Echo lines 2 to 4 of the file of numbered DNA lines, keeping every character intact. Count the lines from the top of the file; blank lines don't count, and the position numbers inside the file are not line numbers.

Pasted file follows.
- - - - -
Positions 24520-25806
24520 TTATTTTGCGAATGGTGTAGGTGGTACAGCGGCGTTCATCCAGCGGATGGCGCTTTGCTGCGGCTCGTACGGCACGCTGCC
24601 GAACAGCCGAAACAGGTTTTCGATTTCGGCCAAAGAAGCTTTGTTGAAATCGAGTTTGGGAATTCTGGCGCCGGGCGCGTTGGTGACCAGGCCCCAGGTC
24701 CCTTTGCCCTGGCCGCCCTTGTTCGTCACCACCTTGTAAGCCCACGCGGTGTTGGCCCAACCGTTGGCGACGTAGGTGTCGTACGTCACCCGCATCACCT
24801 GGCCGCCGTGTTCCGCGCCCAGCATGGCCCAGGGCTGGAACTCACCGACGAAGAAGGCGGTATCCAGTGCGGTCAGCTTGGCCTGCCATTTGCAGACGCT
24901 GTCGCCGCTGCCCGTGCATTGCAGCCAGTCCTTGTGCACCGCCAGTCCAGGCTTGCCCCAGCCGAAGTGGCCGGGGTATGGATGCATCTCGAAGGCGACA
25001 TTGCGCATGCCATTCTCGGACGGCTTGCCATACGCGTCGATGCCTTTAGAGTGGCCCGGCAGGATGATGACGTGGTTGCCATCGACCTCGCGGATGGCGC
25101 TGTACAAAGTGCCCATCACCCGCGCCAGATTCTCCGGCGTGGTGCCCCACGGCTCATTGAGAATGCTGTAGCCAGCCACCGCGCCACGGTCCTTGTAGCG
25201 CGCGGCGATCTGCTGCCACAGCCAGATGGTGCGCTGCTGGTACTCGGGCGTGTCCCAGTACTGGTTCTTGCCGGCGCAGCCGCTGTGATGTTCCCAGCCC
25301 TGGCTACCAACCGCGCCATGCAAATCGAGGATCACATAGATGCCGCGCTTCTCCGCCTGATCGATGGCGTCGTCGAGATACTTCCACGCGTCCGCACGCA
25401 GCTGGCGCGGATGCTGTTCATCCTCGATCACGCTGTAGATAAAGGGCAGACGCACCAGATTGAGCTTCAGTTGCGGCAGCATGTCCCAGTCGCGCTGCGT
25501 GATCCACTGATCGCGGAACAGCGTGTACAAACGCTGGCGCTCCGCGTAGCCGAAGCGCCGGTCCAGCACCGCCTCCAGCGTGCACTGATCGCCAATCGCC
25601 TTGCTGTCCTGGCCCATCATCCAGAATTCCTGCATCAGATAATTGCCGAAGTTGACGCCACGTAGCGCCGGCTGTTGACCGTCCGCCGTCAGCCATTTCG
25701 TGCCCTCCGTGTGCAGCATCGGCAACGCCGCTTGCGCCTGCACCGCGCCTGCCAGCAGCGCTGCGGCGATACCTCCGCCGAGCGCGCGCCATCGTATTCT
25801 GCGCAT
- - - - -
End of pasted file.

24520 TTATTTTGCGAATGGTGTAGGTGGTACAGCGGCGTTCATCCAGCGGATGGCGCTTTGCTGCGGCTCGTACGGCACGCTGCC
24601 GAACAGCCGAAACAGGTTTTCGATTTCGGCCAAAGAAGCTTTGTTGAAATCGAGTTTGGGAATTCTGGCGCCGGGCGCGTTGGTGACCAGGCCCCAGGTC
24701 CCTTTGCCCTGGCCGCCCTTGTTCGTCACCACCTTGTAAGCCCACGCGGTGTTGGCCCAACCGTTGGCGACGTAGGTGTCGTACGTCACCCGCATCACCT